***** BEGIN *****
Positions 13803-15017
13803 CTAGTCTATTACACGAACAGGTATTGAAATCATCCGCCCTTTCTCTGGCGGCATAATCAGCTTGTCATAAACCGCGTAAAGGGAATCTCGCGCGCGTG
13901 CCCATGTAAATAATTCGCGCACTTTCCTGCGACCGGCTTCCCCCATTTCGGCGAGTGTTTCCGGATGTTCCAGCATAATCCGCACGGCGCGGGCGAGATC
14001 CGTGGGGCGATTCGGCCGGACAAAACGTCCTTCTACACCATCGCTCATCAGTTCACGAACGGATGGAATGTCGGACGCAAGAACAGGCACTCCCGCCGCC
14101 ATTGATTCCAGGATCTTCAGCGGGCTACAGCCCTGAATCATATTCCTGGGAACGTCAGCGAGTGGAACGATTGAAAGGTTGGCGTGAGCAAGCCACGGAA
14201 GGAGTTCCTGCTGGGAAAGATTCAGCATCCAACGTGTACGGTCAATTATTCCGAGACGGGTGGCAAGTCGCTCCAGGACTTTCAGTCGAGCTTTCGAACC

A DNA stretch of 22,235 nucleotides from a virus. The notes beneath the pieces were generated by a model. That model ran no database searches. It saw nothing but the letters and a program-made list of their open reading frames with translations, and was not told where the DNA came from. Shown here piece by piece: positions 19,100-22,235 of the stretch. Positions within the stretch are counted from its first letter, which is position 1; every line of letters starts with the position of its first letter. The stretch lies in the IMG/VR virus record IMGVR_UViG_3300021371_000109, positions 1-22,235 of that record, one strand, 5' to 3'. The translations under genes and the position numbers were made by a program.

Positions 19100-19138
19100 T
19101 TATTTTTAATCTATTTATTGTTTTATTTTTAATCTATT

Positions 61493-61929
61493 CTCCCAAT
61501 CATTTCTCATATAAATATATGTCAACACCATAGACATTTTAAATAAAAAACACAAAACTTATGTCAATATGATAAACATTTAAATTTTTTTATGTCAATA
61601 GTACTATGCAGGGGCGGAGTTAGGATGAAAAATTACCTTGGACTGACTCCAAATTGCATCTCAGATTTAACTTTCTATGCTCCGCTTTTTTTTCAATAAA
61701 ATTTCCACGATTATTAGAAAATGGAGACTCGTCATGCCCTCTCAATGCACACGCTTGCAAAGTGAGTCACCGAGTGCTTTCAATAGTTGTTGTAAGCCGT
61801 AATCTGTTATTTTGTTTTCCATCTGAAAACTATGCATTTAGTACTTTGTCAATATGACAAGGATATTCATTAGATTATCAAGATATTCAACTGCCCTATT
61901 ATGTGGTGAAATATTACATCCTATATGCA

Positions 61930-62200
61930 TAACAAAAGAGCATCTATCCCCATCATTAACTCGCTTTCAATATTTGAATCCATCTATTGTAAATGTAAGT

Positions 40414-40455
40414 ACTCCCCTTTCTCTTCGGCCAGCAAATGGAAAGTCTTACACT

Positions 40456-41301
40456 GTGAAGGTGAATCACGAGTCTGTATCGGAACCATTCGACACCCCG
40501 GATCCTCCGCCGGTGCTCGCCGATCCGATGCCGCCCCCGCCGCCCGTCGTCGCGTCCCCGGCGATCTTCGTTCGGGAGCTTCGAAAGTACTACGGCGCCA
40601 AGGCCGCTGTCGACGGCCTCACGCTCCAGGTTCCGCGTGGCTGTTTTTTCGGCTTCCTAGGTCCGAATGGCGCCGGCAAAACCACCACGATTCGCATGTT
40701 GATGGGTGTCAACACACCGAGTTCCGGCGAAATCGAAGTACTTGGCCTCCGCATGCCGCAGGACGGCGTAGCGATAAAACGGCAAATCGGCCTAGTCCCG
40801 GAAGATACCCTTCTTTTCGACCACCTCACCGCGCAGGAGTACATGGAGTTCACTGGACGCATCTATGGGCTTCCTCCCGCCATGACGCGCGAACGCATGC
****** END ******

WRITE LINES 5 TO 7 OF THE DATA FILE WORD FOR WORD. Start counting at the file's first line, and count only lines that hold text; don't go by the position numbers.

14101 ATTGATTCCAGGATCTTCAGCGGGCTACAGCCCTGAATCATATTCCTGGGAACGTCAGCGAGTGGAACGATTGAAAGGTTGGCGTGAGCAAGCCACGGAA
14201 GGAGTTCCTGCTGGGAAAGATTCAGCATCCAACGTGTACGGTCAATTATTCCGAGACGGGTGGCAAGTCGCTCCAGGACTTTCAGTCGAGCTTTCGAACC

A DNA stretch of 22,235 nucleotides from a virus. The notes beneath the pieces were generated by a model. That model ran no database searches. It saw nothing but the letters and a program-made list of their open reading frames with translations, and was not told where the DNA came from. Shown here piece by piece: positions 19,100-22,235 of the stretch. Positions within the stretch are counted from its first letter, which is position 1; every line of letters starts with the position of its first letter. The stretch lies in the IMG/VR virus record IMGVR_UViG_3300021371_000109, positions 1-22,235 of that record, one strand, 5' to 3'. The translations under genes and the position numbers were made by a program.